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As a side note, I have to say that after a week of staring at these numbers, the whole idea of the "red zone" is starting to seem awfully arbitrary. We're lumping together red zone possesions that start with second-and-six on the 17 with those that begin with first-and-goal on the eight. We count second-and-eight on the 19, but not first-and-10 on the 21, even though the latter is arguably a better situation.
All of which means that when we throw around these numbers, we're not really talking about red zone performance, but rather "red zone performance," where the phrase in quotes is something that tastes almost, but not quite, entirely unlike tea a proxy for what we're really trying to measure.
Which isn't to say this stuff doesn't have value. The incredibly consistent decline of the team's "red zone performance" does not, after six years, seem random.
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So now the big question everyone wants to ask: Who's to blame?
First answer is that I stand by the Westbrook Theory. When you have a guy who makes up that big a portion of your offense, but isn't as effective down by the goal line (due to an overabundance of attention), it has to have an impact.
The second is receiving talent. Now that we have the corrected graphic from yesterday, let's put it up again:
We said yesterday that the goal is to score TDs 60 percent of the time in the red zone. With a 60/40 pass/run breakdown, that means you need to score passing TDs 36 percent of the time. The numbers above are coming up a little short.
I don't know how much we're going to be able to bump up the running back percentage. Teams are so keyed in on those guys down there -- especially Westbrook -- that it doesn't seem like a profitable way to go. That leaves tight end -- and we know those guys could be better -- and wide receiver ... which I think bleeds the discussion over into issue number three ...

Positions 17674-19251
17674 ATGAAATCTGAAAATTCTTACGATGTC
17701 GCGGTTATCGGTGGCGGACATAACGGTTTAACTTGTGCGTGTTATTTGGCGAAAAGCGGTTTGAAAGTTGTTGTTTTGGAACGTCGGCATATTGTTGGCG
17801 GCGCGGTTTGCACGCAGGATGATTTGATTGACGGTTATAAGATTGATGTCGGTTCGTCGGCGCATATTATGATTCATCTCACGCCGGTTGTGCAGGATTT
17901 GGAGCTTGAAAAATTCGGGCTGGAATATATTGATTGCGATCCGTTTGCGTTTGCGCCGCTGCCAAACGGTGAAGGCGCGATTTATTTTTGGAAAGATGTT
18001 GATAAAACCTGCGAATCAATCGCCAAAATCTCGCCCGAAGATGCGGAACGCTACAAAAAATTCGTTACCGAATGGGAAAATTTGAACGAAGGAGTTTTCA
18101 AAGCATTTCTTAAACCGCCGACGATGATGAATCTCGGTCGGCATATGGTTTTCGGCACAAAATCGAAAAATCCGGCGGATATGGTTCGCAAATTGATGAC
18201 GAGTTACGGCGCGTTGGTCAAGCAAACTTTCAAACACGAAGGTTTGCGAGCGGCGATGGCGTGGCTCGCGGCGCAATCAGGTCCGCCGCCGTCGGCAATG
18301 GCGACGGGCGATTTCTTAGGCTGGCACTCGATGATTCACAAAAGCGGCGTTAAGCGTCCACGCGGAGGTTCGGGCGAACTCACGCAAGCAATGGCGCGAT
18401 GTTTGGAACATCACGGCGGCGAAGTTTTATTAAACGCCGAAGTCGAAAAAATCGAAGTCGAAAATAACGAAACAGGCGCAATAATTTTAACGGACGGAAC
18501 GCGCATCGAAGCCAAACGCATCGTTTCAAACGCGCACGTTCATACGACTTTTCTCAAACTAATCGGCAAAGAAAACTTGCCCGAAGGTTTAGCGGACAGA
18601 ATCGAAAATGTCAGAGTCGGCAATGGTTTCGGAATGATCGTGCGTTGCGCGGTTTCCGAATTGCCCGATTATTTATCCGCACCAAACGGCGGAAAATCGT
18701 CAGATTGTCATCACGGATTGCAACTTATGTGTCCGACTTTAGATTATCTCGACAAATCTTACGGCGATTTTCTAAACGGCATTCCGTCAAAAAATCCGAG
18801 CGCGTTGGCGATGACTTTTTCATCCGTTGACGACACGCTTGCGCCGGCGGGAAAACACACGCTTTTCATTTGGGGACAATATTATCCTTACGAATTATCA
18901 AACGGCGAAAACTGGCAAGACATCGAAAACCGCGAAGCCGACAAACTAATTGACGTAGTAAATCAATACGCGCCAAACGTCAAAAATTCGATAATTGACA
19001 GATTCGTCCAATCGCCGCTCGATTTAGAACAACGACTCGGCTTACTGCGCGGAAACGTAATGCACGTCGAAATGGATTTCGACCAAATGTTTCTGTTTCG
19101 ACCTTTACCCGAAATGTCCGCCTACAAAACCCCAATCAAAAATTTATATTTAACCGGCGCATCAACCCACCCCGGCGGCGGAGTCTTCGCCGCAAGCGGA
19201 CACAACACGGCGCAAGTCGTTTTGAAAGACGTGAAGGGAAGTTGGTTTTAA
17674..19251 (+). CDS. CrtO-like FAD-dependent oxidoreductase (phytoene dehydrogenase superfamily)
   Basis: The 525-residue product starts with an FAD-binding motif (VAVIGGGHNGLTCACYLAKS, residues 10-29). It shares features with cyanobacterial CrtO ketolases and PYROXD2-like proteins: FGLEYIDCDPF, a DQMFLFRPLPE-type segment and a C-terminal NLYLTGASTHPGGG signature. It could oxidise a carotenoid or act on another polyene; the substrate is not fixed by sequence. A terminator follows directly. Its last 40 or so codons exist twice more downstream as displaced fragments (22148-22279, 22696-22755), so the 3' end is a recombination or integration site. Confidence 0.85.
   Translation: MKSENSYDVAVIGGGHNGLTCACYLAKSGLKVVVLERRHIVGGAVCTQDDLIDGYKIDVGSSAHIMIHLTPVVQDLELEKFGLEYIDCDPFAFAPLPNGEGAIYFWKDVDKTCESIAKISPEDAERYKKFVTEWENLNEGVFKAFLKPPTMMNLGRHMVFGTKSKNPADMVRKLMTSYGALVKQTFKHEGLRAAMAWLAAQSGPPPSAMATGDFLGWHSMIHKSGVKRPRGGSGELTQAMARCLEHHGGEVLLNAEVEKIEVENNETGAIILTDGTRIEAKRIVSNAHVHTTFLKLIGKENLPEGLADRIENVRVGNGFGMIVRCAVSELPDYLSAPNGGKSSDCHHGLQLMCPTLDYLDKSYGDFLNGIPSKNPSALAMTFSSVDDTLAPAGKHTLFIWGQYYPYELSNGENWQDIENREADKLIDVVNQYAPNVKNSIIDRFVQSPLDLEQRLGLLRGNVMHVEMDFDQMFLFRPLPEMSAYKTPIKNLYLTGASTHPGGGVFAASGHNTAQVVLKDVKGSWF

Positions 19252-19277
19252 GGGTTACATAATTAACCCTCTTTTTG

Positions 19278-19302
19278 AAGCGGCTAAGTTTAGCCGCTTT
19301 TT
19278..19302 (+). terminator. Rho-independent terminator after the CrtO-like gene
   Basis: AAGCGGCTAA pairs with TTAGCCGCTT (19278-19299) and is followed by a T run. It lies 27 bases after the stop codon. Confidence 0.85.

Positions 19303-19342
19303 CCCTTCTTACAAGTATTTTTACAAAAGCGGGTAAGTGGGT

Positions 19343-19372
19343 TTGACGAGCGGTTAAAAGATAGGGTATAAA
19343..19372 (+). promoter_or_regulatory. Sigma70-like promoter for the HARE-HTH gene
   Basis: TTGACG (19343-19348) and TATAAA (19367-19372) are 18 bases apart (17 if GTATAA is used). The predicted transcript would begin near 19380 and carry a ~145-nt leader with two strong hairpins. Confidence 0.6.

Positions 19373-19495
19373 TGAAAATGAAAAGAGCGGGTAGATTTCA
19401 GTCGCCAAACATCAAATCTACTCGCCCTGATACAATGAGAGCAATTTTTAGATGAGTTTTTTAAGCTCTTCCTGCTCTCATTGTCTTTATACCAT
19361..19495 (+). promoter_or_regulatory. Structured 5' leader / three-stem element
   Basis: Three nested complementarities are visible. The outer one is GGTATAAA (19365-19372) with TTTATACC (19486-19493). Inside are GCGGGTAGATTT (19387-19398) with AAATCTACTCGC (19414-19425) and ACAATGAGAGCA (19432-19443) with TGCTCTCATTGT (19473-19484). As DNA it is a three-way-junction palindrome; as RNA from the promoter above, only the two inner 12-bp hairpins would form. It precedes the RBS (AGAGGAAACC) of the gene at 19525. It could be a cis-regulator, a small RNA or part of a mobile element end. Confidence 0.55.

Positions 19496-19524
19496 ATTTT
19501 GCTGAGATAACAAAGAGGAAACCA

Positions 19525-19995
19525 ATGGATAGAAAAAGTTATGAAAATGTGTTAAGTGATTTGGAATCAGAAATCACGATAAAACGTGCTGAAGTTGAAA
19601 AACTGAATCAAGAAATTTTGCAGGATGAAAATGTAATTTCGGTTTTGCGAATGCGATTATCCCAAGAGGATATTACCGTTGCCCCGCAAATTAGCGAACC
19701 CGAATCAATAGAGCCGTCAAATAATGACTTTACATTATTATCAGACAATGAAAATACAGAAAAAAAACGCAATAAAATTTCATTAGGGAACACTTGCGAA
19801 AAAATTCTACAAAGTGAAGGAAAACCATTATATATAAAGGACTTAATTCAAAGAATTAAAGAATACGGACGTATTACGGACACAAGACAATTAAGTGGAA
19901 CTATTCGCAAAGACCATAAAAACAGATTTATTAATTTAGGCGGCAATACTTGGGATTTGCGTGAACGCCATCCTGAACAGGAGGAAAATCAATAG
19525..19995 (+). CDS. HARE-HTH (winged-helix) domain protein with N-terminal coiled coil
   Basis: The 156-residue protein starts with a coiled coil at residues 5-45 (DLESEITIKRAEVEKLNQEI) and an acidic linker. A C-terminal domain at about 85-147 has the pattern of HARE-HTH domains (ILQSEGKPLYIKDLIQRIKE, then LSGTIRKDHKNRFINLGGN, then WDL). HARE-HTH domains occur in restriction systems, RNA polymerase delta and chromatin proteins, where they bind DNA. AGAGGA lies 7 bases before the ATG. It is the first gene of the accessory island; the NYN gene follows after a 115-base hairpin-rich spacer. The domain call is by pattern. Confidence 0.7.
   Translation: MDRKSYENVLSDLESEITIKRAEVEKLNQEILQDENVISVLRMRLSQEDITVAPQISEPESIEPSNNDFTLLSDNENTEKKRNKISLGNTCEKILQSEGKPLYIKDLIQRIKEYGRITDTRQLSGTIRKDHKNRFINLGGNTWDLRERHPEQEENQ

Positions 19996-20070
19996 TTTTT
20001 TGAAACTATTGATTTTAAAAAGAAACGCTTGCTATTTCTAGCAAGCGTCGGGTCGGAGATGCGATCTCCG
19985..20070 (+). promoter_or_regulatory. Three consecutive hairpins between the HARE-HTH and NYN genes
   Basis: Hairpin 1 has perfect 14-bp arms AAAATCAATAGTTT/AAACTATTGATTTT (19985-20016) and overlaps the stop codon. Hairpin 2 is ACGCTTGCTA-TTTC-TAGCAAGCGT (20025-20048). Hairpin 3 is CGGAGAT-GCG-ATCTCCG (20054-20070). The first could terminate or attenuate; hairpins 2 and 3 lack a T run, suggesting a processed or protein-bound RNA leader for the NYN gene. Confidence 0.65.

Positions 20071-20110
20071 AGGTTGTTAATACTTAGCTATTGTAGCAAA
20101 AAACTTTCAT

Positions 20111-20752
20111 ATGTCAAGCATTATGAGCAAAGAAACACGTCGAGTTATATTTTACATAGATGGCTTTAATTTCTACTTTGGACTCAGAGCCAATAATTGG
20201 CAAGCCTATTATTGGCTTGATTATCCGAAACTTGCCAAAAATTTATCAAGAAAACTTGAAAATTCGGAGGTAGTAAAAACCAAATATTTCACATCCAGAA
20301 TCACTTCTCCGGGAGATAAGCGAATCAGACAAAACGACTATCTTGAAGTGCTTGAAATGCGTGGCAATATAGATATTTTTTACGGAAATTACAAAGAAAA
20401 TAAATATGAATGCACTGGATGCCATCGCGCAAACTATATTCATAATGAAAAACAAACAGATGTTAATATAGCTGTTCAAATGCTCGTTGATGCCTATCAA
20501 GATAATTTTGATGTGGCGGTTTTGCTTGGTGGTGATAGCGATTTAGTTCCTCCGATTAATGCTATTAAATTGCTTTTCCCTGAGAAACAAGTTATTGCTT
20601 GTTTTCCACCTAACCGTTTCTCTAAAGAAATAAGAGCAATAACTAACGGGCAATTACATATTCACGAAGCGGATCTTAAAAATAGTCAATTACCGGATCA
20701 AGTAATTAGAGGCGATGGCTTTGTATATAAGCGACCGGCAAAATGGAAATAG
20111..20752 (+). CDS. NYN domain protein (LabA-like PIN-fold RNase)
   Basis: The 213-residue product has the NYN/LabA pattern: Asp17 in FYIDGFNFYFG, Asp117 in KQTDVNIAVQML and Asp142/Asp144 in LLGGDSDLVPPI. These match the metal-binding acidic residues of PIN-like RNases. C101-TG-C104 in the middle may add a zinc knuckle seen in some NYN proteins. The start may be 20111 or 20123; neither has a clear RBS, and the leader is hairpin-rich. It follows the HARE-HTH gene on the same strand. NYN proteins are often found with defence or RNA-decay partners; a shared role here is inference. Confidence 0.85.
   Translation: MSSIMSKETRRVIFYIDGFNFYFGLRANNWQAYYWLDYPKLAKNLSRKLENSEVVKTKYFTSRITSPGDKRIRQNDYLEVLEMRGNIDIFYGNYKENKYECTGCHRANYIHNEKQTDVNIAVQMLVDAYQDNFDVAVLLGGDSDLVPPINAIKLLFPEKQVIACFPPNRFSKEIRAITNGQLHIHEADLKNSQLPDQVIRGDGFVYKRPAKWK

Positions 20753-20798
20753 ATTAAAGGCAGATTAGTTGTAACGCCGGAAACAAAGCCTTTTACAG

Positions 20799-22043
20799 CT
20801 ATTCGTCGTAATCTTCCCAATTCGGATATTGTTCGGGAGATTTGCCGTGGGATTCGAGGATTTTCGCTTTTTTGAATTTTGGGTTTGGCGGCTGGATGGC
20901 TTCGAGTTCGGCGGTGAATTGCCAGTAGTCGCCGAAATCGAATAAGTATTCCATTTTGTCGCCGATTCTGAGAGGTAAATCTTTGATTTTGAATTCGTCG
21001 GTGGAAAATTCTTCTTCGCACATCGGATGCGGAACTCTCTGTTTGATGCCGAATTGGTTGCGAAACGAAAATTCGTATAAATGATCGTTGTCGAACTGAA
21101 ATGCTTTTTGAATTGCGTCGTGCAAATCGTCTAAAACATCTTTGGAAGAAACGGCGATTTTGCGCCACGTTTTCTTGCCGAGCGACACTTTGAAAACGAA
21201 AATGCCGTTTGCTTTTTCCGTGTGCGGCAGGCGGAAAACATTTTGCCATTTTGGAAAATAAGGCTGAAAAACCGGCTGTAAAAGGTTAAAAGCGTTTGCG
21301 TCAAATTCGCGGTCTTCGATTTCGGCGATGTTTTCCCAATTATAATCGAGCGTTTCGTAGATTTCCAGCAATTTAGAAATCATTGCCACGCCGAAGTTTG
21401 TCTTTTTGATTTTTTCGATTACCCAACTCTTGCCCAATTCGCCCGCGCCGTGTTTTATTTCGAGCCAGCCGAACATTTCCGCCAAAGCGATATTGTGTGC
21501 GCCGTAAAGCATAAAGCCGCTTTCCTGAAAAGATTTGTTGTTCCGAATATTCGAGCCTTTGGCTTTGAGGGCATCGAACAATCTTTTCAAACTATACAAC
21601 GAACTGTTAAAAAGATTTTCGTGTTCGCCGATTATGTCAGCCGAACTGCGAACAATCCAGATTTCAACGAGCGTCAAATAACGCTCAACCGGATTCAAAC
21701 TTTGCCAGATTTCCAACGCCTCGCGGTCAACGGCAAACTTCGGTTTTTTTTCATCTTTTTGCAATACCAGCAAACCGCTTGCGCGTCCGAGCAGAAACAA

... which would be Donovan McNabb. Don's a great quarterback, but it's fair to say his strength isn't making anticipatory throws on the money into tight spaces. That's fine when he's throwing to a big, physical guy like Terrell Owens or even Chad Lewis, but it doesn't work as well when he's supposed to throw a slant to Kevin Curtis. Take away the run threat and his big targets, and it's perhaps not surprising that he's struggled some.
The final explanation would of course be the playcalling. I understand the Eagles are keying off a defensive alignment when they audible to splits backs and run the shovel pass, but when a couple thousand fans are at home whispering "shovel, shovel, shovel," when it happens, you have to wonder how many surprises these guys still have in store. (And note, as always, that I think this is the least important factor.)
What that all means is that this season is shaping up to be a bit of a test. The run game should certainly be better (if the line gels, Weaver does well, Westbrook stays healthy and McCoy hangs on to the football), but the real test will likely come in the passing game.
If I'm wrong about McNabb, maybe we'll see Jackson, Curtis and Maclin jitterbugging all over the place and scoring tons of red zone touchdowns. If I'm right, the most important guys are going to be Brent Celek and Cornelius Ingram, two big bodies who can put themselves between McNabb and the defender and give him a backstop to throw into.
As with last year, I guess we'll see.